Let Go of Fear and Run

It took 835 days of recovery from my crash to run again. I had been yearning to run for months. I had tried more than once.

On the day I ran, I was going back to my apartment with my husband because he had forgotten his umbrella. He was in a hurry to catch the metro and ran towards the apartment. Without thinking about it too much, I started running after him. It was a profound experience. After he left, I sat down in a chair, and I started to cry. I could (and perhaps one day will) write an entire post on the joy and gratitude I felt that caused the tears. Today, however, I want to write about another thought I had as I reflected on what had happened.

I realized what was most profoundly different that day compared to the other days I had tried to run. I didn’t have the intense feeling of fear I had experienced in previous attempts. In that moment, with my fear of falling gone, I was able to run. Letting go of that fear – mostly because I acted in the moment – was the key to achieving a new milestone in my recovery.

I pondered how important the fear factor is in a toddler learning to run. Toddlers typically learn to run between that age of 18 to 24 months. Toddlers do feel fear, framed in the perspective of risk taking when they learn motor skills (which presumably includes running)1. They decide whether to take a risk or not on a much more simplified basis than do adults. They assess the probability of falling, but not the severity of the potential fall2.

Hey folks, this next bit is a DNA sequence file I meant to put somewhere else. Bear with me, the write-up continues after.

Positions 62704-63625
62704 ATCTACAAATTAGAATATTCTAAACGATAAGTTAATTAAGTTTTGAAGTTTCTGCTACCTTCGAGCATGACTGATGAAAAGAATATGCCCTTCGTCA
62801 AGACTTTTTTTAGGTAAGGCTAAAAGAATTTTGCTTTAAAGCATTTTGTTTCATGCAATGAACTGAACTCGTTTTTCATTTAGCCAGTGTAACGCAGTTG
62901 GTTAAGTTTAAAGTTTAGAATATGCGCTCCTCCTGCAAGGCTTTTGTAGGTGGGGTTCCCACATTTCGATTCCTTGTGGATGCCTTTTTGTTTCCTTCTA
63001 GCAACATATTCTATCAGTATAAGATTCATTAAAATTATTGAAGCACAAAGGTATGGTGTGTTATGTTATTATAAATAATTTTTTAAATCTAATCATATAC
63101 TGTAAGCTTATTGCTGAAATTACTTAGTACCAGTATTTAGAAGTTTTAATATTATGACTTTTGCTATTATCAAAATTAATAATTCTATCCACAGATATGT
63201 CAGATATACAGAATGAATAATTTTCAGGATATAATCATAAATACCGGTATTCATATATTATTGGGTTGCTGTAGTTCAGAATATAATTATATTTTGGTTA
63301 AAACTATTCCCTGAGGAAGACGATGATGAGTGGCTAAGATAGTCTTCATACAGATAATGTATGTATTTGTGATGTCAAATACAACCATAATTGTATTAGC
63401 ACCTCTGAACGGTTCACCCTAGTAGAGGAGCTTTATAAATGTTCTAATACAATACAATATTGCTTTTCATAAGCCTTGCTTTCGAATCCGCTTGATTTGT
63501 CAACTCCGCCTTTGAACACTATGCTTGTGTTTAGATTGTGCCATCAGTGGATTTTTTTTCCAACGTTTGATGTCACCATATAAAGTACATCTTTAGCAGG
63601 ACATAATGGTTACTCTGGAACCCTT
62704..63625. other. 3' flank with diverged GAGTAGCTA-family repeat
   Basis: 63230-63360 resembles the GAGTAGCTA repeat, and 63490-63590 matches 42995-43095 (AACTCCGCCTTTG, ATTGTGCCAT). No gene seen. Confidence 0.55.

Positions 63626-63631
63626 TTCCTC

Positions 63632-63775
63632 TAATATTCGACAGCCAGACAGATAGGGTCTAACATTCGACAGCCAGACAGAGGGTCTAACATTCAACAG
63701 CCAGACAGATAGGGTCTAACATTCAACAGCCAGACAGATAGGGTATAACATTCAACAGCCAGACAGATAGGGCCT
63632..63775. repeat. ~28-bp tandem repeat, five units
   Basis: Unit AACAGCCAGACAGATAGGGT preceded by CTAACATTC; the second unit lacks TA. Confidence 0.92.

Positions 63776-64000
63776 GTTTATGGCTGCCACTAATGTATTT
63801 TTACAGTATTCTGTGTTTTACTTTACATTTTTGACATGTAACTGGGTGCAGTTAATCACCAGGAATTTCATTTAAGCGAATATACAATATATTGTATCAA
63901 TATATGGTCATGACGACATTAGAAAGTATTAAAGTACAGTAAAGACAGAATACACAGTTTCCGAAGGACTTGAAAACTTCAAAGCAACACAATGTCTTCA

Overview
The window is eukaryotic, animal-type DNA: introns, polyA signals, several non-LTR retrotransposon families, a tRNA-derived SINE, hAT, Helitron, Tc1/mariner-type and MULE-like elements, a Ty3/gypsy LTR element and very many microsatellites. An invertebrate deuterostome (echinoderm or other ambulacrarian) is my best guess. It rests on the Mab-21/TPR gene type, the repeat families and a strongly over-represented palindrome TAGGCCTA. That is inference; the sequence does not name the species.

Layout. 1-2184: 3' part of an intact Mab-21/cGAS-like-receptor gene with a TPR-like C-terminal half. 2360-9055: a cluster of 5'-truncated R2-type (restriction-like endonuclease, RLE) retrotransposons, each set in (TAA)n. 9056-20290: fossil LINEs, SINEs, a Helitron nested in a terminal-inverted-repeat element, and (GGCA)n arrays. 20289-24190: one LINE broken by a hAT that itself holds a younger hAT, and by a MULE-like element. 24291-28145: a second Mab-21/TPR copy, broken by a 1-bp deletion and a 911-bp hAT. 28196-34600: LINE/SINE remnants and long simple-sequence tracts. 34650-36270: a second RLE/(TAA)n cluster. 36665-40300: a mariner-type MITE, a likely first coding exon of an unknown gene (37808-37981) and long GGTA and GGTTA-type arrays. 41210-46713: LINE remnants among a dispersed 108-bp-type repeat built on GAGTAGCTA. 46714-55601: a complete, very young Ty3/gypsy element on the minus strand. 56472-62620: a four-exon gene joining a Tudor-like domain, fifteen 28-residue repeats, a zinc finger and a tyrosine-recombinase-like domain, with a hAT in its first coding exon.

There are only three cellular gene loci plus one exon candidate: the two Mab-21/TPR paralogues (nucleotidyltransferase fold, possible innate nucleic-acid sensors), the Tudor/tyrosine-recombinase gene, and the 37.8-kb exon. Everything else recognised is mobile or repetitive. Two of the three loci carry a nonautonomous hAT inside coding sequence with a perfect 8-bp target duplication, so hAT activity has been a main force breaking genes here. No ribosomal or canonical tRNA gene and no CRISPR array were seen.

All of this drew a parallel to some advice I was given by a career mentor. He told me this as I was reaching the Principal level at Microsoft. To paraphrase, “There comes a point in your career where you have to be willing to get fired for something you believe in.” I learned about 1/3 of that lesson from him. I gained another 1/3 by applying the concept in my career. I learned the final 1/3 the day I ran.

Think about how that relates to the study of toddlers and how probability of failure, but not severity of consequences, applies to being bold and taking smart risks in your career. Toddlers can’t learn new motor skills without taking risk. We can’t move forward in our careers without failing and getting those lessons under our belt. It’s how we learn and grow.

When you’re trying to decide if you should take a bold, calculated risk, act like a toddler. Go with a high probability of success and don’t let the severity of the consequences of failure stop you. Let go of your fear, and run.

(1) http://journals.lww.com/pedpt/Abstract/1992/00440/The_Relationship_of_Motor_Skill_Level_and.2.aspx
(2) http://onlinelibrary.wiley.com/doi/10.1111/desc.12045/full